CALGARY -- The provincial government announced on Friday (Oct 19) that it is adding another $4.5 million to its Victims of Crime Fund.
Victim service units work across Alberta supporting victims of crime during police investigations and throughout the criminal justice process.
The additional money will improve the quality of victim programs in five areas:
Funding boost for police-based victim services units
Additional money will ensure high demand programs in Edmonton, Calgary, Red Deer, Grande Prairie, Lethbridge, Medicine Hat and the Regional Municipality of Wood Buffalo can continue helping Albertans, and enable these assistance teams to provide support to surrounding areas.
Support for survivors of domestic violence
Preventing and addressing family violence is a high priority, and additional funds will be used to enhance province-wide services that address the complex needs of survivors of domestic violence. More information about these initiatives will be available in the coming months.
Aiding victims in court
Dedicated staff and the purchase and upgrade of testimonial aids, such as screens and closed-circuit television upgrades, in courtrooms across the province will help ensure vulnerable victims and witnesses are able to participate in court processes, provide testimony and navigate the justice system with more confidence.
Helping Indigenous communities
Expanding the existing Indigenous Victims Outreach Services program into more communities will increase access to support for Indigenous victims of crime in both urban and rural settings.
Creating opportunities for restorative justice
An increase in grant funding available will help support restorative justice initiatives in communities across the provinceAs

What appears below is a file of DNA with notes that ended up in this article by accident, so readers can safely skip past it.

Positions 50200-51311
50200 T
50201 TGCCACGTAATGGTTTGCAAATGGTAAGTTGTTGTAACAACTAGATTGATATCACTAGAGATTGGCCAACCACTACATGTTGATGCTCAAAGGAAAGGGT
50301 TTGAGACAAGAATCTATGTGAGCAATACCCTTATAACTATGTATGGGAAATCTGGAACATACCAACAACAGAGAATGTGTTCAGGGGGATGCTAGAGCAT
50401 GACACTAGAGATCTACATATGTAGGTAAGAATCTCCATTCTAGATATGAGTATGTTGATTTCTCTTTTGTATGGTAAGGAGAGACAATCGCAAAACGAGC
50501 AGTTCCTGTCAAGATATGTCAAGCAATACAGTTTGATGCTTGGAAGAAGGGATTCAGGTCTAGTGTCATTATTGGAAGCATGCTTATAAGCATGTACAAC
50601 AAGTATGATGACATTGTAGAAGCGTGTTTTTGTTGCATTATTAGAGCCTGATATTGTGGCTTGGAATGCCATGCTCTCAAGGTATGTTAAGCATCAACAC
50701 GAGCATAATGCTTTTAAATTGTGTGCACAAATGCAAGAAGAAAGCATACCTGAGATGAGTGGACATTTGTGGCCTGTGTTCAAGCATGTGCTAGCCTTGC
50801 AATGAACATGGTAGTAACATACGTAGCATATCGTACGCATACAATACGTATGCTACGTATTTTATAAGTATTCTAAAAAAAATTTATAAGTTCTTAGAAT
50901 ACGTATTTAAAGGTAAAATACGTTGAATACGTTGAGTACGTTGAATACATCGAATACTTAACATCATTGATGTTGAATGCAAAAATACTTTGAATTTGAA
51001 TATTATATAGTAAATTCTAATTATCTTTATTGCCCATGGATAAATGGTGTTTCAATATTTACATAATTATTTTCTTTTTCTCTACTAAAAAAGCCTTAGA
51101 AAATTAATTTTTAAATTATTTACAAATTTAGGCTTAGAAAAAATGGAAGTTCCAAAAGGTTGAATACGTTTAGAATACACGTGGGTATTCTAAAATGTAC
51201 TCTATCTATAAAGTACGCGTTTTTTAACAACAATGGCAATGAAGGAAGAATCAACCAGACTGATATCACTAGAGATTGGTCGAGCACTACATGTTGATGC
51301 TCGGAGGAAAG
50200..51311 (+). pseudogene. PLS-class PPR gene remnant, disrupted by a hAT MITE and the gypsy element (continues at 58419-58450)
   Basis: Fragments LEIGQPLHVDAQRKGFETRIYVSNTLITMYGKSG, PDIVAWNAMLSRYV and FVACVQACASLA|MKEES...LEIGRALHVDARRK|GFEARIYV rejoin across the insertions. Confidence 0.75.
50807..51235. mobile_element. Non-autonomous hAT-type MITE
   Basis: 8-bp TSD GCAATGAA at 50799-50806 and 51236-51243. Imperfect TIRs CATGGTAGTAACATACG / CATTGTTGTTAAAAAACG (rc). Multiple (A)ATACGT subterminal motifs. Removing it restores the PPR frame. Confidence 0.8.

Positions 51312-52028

As for how the money will be allocated:
-- units in Edmonton and Calgary will see an increase from $300,000 to $500,000 each in 2018-19 and to $600,000 for the next three fiscal years.
-- units in Red Deer, Grande Prairie, Lethbridge and Medicine Hat will double from $150,000 to $300,000 each in 2018-19 and the next three fiscal years.
-- the unit in the Regional Municipality of Wood Buffalo was increased to help victims after the Wood Buffalo Region wildfire in 2016. Available funding for the area will increase from $265,000 to $300,000 in 2018-19 and the next three fiscal years.
Brian Turpin, past president, Alberta Police Based Victim Services Association, says People often have no idea where to go for support or what rights they have when they become victims of crime or tragedy.
"Victim assistance teams are a vital link that helps people navigate the criminal justice process and connect with the supports they need while they deal with very complex and emotional situations. The funding announced today will help ensure that police agencies across the province can offer this critical service to Albertans when they need it.”
There was also a voice that spoke about the impact of a crime and how victims services aided her. Cindy English, is the wife of George Steve English, who was murdered in the Crowsnest Pas in 2009.
"After his death, volunteers were there for me. They listened to me through my grief, they picked up their phones day and night to answer my questions about court processes, and they sat beside me during the trial. I don’t know where I would be today, if it wasn’t for their help and guidance.”
More information can be found at Help for Victims of Crime.
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